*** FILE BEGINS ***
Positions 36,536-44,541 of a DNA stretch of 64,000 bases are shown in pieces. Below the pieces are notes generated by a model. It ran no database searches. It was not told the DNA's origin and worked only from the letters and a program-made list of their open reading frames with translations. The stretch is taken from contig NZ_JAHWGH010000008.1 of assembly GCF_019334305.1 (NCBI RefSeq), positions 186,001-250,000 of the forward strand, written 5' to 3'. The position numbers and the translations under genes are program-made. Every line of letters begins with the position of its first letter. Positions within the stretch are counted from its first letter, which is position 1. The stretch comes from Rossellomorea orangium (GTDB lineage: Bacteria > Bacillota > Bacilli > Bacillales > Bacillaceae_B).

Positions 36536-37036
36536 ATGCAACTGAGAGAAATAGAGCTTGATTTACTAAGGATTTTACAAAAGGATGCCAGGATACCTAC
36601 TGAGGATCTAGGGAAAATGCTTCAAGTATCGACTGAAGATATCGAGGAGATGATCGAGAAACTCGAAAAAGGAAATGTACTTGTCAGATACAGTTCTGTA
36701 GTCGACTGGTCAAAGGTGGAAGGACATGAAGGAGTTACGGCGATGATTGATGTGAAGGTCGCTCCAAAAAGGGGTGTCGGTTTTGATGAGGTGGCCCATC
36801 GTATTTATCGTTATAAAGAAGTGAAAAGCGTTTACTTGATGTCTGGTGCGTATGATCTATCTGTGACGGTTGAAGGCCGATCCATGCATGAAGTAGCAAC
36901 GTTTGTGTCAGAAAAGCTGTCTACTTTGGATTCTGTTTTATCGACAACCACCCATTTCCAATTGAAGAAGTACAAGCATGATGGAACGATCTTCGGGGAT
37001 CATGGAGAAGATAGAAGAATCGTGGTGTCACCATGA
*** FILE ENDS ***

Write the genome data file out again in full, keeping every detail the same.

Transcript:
Positions 36,536-44,541 of a DNA stretch of 64,000 bases are shown in pieces. Below the pieces are notes generated by a model. It ran no database searches. It was not told the DNA's origin and worked only from the letters and a program-made list of their open reading frames with translations. The stretch is taken from contig NZ_JAHWGH010000008.1 of assembly GCF_019334305.1 (NCBI RefSeq), positions 186,001-250,000 of the forward strand, written 5' to 3'. The position numbers and the translations under genes are program-made. Every line of letters begins with the position of its first letter. Positions within the stretch are counted from its first letter, which is position 1. The stretch comes from Rossellomorea orangium (GTDB lineage: Bacteria > Bacillota > Bacilli > Bacillales > Bacillaceae_B).

Positions 36536-37036
36536 ATGCAACTGAGAGAAATAGAGCTTGATTTACTAAGGATTTTACAAAAGGATGCCAGGATACCTAC
36601 TGAGGATCTAGGGAAAATGCTTCAAGTATCGACTGAAGATATCGAGGAGATGATCGAGAAACTCGAAAAAGGAAATGTACTTGTCAGATACAGTTCTGTA
36701 GTCGACTGGTCAAAGGTGGAAGGACATGAAGGAGTTACGGCGATGATTGATGTGAAGGTCGCTCCAAAAAGGGGTGTCGGTTTTGATGAGGTGGCCCATC
36801 GTATTTATCGTTATAAAGAAGTGAAAAGCGTTTACTTGATGTCTGGTGCGTATGATCTATCTGTGACGGTTGAAGGCCGATCCATGCATGAAGTAGCAAC
36901 GTTTGTGTCAGAAAAGCTGTCTACTTTGGATTCTGTTTTATCGACAACCACCCATTTCCAATTGAAGAAGTACAAGCATGATGGAACGATCTTCGGGGAT
37001 CATGGAGAAGATAGAAGAATCGTGGTGTCACCATGA